The Philadelphia Art Commission voted Wednesday to remove the statue of Christopher Columbus from Marconi Plaza, placing it in temporary storage while the city deliberates on a new permanent home for the controversial monument. But the action was later halted when a judge ordered the statue’s removal ceased as a legal battle to keep the marble figure at the plaza continues to play out in court.
The removal will be paused until the judge rules on another motion to prevent moving the statue while the case — in which attorneys say the city cut legal corners and rushed the process to dismantle the statue — is appealed. City spokesperson Lauren Cox said that the Law Department is reviewing Wednesday’s order but that it is unlikely to change plans for moving the monument, which are still being finalized.
Attorney George Bochetto, who represents a group of South Philadelphia residents fighting to keep the statue where it stands, called the temporary stay “not just a victory for the Columbus Statue, [but] a victory for civilized society.”
By pausing the process to remove the statue, Bochetto said, Judge Paula Patrick made it “crystal clear that she will not tolerate mob rule or kangaroo tactics.”
The commission voted 8-0 — with Commissioner Joe Laragione abstaining — in favor of relocation, with the caveat that the city report every six months on its progress in finding a new location that is accessible to the public.
“It’s a serious piece of art, it was a gift of the Italian government in the 1800s. It needs to be stored and protected so that something can be figured out,” said Commission Chair Alan Greenberger. “The worst thing in my view that can happen, as many of you said, is that it stays in storage and is forgotten.”
The commissioners — noting the six hours of impassioned public comment they listened to last month — also recommended that the city engage in a broader discussion about the future of Marconi Plaza, and the physical space that the statue will leave behind. City officials will engage the community if plans move forward for a new project at the plaza, Cox said.
Some commissioners questioned whether removing the statue would set a precedent for taking down other pieces of public art in Philadelphia.
But Greenberger reminded the commission that the proposal was coming from city government, and not simply “an Athenian democracy ... where individuals get to decide every issue.”
The commission’s deciding vote comes two weeks after the Philadelphia Historical Commission also endorsed a city proposal to remove the statue on the grounds of public safety. Commissioners said that if it were allowed to remain at Broad Street and Oregon Avenue, it would continue to be a flash point for protests, making the statue itself susceptible to damage.
The city covered the statue in plywood in June, when, amid a national reckoning over racism and controversial monuments spurred by the death of George Floyd, it repeatedly attracted armed groups accused of assailing protesters and passersby. A police cruiser is stationed there to prevent further violence, officials said.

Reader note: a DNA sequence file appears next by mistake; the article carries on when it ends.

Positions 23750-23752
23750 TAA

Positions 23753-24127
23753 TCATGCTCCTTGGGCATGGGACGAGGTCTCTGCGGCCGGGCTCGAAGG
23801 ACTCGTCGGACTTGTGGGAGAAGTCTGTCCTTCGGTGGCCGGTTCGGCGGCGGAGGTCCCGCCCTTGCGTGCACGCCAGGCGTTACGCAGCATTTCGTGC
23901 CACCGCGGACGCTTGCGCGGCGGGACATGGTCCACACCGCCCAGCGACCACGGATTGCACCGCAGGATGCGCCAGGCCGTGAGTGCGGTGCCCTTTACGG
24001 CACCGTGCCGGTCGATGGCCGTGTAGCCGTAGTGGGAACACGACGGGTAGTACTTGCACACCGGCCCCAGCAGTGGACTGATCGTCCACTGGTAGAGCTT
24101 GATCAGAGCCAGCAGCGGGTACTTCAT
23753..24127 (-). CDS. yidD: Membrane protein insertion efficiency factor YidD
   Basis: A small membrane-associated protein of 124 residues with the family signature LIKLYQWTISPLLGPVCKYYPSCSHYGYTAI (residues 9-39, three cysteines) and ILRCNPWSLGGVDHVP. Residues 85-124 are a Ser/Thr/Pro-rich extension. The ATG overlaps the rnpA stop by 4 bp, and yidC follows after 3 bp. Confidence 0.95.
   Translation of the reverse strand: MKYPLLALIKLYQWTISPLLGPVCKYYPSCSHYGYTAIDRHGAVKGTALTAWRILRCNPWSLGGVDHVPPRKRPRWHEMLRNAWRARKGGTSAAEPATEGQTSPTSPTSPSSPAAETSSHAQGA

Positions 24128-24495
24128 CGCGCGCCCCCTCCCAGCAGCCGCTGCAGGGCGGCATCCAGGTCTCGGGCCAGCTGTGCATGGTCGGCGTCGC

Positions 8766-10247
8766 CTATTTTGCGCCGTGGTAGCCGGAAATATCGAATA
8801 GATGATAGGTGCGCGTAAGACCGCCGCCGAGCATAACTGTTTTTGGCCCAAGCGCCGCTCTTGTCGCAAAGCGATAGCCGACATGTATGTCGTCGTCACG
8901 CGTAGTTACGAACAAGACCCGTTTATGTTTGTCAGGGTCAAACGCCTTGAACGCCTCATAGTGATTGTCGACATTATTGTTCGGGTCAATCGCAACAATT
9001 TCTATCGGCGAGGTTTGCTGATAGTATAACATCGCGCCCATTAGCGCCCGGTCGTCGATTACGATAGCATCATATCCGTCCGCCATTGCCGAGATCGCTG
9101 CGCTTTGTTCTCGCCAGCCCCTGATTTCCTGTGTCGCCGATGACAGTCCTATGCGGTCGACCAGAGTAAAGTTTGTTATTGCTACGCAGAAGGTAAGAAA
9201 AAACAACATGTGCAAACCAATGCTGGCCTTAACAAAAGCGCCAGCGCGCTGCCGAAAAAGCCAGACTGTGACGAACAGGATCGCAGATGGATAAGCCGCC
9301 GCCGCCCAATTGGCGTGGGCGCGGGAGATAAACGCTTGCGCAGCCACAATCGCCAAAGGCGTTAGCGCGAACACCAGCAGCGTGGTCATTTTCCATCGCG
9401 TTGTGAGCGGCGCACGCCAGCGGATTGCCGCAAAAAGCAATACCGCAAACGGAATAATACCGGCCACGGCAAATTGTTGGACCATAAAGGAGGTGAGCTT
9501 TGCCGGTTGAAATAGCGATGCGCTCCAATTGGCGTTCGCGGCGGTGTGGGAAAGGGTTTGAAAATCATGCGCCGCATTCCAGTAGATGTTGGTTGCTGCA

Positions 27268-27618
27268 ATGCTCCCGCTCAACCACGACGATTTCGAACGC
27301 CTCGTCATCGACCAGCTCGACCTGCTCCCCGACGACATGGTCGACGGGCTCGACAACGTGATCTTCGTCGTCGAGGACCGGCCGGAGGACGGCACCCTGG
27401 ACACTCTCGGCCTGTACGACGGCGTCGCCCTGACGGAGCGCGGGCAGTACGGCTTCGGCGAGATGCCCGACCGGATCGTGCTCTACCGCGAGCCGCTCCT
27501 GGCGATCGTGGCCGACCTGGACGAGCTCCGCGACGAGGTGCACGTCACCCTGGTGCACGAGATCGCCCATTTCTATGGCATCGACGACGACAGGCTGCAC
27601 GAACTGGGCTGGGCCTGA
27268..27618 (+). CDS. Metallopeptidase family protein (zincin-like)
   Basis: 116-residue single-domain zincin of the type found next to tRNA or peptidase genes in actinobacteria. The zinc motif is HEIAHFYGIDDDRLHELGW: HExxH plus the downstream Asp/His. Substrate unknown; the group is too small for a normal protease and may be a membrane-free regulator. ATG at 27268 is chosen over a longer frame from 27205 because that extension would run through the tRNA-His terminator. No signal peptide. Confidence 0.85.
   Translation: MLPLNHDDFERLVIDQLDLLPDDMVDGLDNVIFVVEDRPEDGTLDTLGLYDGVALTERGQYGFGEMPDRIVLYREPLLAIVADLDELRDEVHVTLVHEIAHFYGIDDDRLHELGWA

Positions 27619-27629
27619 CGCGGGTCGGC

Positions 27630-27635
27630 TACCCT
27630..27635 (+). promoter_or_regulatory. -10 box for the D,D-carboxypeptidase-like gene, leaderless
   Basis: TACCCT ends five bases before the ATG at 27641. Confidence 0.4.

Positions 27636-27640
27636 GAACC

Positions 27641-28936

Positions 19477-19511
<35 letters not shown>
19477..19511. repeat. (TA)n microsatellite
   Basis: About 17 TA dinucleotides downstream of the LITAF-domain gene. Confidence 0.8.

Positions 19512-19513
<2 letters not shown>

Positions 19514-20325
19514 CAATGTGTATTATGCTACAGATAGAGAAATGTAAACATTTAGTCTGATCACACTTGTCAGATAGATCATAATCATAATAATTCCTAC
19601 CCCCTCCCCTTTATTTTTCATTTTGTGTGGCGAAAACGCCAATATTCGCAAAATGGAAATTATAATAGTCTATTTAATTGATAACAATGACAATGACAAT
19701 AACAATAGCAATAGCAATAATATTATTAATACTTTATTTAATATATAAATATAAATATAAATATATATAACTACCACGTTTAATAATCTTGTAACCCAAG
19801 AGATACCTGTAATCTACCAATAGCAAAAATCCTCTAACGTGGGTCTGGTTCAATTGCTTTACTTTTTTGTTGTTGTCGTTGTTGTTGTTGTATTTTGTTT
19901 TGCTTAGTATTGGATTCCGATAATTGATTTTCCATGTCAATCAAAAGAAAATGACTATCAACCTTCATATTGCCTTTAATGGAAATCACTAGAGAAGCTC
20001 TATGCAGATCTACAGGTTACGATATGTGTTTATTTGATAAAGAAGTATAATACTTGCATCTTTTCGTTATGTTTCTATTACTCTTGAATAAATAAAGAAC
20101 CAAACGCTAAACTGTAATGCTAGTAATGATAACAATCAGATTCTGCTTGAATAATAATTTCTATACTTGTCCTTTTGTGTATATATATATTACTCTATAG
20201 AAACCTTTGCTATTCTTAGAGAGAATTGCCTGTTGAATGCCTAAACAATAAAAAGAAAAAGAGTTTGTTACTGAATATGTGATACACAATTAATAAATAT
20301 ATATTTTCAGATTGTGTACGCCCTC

In July, city officials proposed a plan to remove the statue, arguing it threatened public safety and should be relocated “in recognition of the fact that Columbus’ legacy includes the enslavement, forcible removal, and the devastation of the Indigenous people that he encountered, and that in this current moment in our country’s history, the statue can no longer be displayed on public property.”
Those in favor of keeping the statue at Marconi say it celebrates Italian American culture in a city steeped in Italian heritage. Those against it say it’s a painful reminder of atrocities against Indigenous people directed by Columbus. The statue has been at the plaza since 1976.
For Jack Thomas Johnson, a South Philadelphia resident and an enrolled member of the Delaware nation of Western Oklahoma, the Art Commission’s vote comes as “a relief.”
Johnson said he plays soccer in the park with his 7-year-old son, and hasn’t fully told his son what the statue represents to their family and ancestors.
“Columbus, he represents everything bad to me,” Johnson, 52, said. “The Lenni-Lenape presence is here, and that statue kind of diminishes that.”
He said he would like to see the statue replaced by two figures, one Native American, and the other Italian American.
In a statement Wednesday, Cox said city officials were grateful to both the Art Commission and Historical Commission for approval in relocating the statue.
“As Philadelphia — and the nation — continue to reckon with the deep legacy of racism and oppression in America, it is critical that our public spaces are seen as safe, welcoming and inclusive for all people,” Cox said. “Philadelphia’s public art must reflect the people and spirit of our city, not divide us.”
Cox said the city does not yet have a budget for the statue’s removal.The Parks and Recreation Department will assess the possible removal of fencings surrounding the statue, and any landscaping or other changes to the site.
The vote comes as cities across the nation continue to grapple with monuments to Columbus and other controversial figures, including in Chicago, where in July officials temporarily removed three city Columbus statues following clashes between police and protesters. Columbus monuments have been vandalized in Boston and Baltimore and removed from public locations in Wilmington, Camden, Pennsauken, and other cities.
In June, Philadelphia officials removed a statue of former Mayor and Police Commissioner Frank L. Rizzo from the front of the Municipal Services Building, and later committed to a review of all public landmarks and street names.
The Delaware River Waterfront Corporation is also reconsidering the Columbus monument at Penn’s Landing. In June, crews boarded up the base of the obelisk as the public was asked for its input on the monument’s future.